When the number of COVID-19 cases started increasing in her home city of New York, McIntire Class of 2014 alumna Amy Yang returned to her childhood home of Virginia. Despite being away from New York, she continued to think about the frontline healthcare workers braving the fight against COVID-19 in the city and wondered how she could help them during these challenging times.
Away from her home in Manhattan, Yang brainstormed ways she could help people back in the city. When she initially developed the idea for her Coffee for Healthcare Heroes initiative, she reached out to friends who are healthcare workers in New York, asking about the coffee supply in their hospitals.
“I was really surprised to find that [healthcare workers] are lucky if they get one free cup of coffee a day or a week, and then they usually have to run down to the cafeteria to get coffee that doesn't taste good,” Yang said. “And that’s only if they have time to do that.”
These thoughts inspired Yang to co-found an initiative that would bring cold brew coffees to healthcare workers across New York. Alongside friend and co-founder Chad Blumenthal, Yang created Coffee for Healthcare Heroes to partner with local coffee suppliers and deliver coffee to more than 30 hospitals.
Once she and Blumenthal had raised enough donations through spreading the word about the initiative, they were able to craft a steady process to help get the coffee from wholesale suppliers — some of which match what Yang and Blumenthal purchase, give customer discounts or donate the coffee altogether — to the hospitals. They have raised over $5,000 of their $10,000 GoFundMe goal and are still taking donations.
Going forward, Yang is aiming to spread the word about Coffee for Healthcare Heroes further, especially through promotion on social media. Additionally, through their partnership with Rise Brewing Company, they are offering a 35 percent discount to all customers on orders using the code “healthcareheroes.”
Most recently, Yang and Blumenthal partnered with Newell brands to donate 2,000 coffee makers to New York hospitals. Their initiative has also partnered with WeWork — a commercial real estate company where Yang works — and local cafe Mighty Oak to supply coffee beans. In total, they have delivered 6,000 cups of coffee to hospitals across the city.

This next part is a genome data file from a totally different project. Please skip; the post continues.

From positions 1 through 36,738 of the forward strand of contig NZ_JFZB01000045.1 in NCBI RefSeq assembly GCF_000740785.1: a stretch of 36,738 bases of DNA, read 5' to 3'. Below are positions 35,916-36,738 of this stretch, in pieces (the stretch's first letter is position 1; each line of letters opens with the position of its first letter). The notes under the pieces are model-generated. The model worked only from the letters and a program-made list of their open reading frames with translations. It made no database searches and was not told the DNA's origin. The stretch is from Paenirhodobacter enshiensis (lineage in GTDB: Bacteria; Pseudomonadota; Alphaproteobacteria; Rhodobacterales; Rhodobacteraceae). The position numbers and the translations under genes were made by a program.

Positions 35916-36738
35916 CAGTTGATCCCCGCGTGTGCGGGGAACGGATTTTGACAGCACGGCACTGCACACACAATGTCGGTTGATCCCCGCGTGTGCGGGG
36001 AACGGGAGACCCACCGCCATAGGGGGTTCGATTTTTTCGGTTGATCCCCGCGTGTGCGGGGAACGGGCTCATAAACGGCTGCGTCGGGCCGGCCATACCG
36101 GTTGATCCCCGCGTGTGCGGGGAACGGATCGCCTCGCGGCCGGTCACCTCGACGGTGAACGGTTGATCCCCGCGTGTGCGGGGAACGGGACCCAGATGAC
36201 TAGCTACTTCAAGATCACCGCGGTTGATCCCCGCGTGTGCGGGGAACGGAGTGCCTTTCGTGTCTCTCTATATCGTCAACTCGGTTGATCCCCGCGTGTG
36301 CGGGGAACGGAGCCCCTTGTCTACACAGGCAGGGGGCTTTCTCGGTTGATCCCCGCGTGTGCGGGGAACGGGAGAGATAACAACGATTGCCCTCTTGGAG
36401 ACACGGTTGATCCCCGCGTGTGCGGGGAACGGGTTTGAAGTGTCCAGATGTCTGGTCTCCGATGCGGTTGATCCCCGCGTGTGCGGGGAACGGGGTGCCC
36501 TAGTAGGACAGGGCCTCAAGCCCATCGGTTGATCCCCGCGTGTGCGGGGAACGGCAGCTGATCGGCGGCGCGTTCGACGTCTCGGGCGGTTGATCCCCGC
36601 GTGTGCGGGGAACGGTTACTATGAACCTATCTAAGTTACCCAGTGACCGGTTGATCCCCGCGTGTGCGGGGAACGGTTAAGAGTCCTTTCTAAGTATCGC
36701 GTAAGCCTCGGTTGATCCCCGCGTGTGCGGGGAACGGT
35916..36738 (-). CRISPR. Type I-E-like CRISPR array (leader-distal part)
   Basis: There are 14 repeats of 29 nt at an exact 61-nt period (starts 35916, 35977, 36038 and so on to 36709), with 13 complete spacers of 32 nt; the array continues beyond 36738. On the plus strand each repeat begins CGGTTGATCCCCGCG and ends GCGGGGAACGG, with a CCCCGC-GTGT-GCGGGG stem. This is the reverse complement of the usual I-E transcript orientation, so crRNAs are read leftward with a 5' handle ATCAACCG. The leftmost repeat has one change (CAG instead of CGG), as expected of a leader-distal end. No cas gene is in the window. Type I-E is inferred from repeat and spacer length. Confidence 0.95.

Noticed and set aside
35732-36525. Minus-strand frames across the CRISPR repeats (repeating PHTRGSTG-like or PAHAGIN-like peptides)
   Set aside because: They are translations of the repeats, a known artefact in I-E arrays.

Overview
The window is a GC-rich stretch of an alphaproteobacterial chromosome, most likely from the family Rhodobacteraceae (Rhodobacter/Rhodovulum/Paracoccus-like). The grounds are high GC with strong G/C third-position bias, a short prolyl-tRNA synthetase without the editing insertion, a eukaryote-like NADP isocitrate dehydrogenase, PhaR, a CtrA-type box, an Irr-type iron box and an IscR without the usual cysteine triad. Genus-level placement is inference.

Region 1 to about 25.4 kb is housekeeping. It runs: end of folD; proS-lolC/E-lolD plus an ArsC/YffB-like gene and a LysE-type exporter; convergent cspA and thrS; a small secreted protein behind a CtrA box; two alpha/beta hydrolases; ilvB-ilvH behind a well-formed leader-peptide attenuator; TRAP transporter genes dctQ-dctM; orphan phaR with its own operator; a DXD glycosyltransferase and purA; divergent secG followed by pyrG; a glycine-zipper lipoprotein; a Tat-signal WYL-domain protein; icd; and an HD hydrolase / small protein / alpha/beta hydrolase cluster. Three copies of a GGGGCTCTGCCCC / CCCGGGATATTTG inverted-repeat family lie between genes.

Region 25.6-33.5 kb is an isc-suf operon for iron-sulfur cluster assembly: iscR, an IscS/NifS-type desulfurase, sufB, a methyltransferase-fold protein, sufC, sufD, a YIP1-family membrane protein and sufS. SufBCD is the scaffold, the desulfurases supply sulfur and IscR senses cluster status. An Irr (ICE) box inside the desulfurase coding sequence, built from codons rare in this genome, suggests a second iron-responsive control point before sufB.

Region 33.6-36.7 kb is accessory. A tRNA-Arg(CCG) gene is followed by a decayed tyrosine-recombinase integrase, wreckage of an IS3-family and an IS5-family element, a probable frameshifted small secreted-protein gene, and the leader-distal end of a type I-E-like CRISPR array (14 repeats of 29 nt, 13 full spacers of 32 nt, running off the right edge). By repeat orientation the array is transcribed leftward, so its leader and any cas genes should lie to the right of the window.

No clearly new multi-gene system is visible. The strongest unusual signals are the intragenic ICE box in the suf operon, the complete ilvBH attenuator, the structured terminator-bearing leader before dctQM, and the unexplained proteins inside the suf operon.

“We connect with people, such as residential nurses at the hospital,” Yang said. “Then we put in orders through the coffee supplier’s website. And then the coffee supplier will deliver the coffee directly to the hospital, so no one has to go in person. It's just delivered via UPS, which actually helped us a lot I think because some hospitals don't allow visitors or people to deliver food.”
Since kicking off their initiative, Yang and Blumenthal have received support and thanks from those they’ve helped at the hospitals.
“[Healthcare workers] have been sending tons of pictures to us which you can see on our Instagram and on our website,” Blumenthal said. “And they're super thankful. It's a lot to see how we take something like a cup of coffee for granted. And so it's incredible to see from that support they're so appreciative and honestly we can't really keep up with the demand that we're getting from these nurses and doctors.”
According to Ivy Le, University alumna and first-year emergency medicine resident at New York’s Brooklyn Methodist Hospital, the pandemic is not at all how she expected her first year of training to play out, and her hospital has been faced with making rapid changes as it takes on the pandemic day by day.
“I remember four weeks ago I felt super anxious because I was thinking, ‘what is this disease?’” Le said. “No one seemed to know. The people that I normally look up to are my teachers, my attending doctors, who normally just teach me everything about medicine, and they didn't really know what's going on either, so that was very scary.”
Le reports receiving coffee courtesy of Coffee for Healthcare Heroes can change the dynamic of the day, giving her and her co-workers a little energy and excitement.
“Honestly [getting free coffee] makes everybody's day, especially because before this happened, we never got free coffee, we never got free food,” Le said. “When this whole thing happened, everybody was super anxious, and then now we're getting free coffee.”
Amidst the pandemic, other companies and individuals have been working to support Healthcare Heroes. Blumenthal has witnessed the height of the pandemic and the many ways New Yorkers are trying to support each other. One notable example he described was the nightly applause when New Yorkers step onto their doorsteps and balconies at 7 p.m. to cheer on healthcare workers, many of whom are working overtime to help victims of the COVID-19 pandemic.
“We've never encountered this kind of crisis before, and I was surprised how generous people have been as we’ve been asking for donations, and how willing they are to spread the word,” Yang said. “Compared to masks or ventilators, coffee is a very small thing, but I think in these times right now like every, every little thing that you can do to help matters. All of it.”